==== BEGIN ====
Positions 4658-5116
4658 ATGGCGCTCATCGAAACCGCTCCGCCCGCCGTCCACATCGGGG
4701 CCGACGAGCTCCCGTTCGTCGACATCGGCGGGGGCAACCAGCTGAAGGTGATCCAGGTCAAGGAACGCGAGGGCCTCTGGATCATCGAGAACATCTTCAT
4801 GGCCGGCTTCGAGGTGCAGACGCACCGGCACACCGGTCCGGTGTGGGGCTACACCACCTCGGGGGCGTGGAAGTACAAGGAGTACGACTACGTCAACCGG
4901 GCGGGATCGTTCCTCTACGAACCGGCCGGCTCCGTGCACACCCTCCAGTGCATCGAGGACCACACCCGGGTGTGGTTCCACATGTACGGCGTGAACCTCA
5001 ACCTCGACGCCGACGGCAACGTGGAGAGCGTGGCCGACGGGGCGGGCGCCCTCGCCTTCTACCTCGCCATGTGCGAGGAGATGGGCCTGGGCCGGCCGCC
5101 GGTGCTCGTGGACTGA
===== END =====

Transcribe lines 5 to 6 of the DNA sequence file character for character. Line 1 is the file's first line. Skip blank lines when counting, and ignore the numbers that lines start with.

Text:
4901 GCGGGATCGTTCCTCTACGAACCGGCCGGCTCCGTGCACACCCTCCAGTGCATCGAGGACCACACCCGGGTGTGGTTCCACATGTACGGCGTGAACCTCA
5001 ACCTCGACGCCGACGGCAACGTGGAGAGCGTGGCCGACGGGGCGGGCGCCCTCGCCTTCTACCTCGCCATGTGCGAGGAGATGGGCCTGGGCCGGCCGCC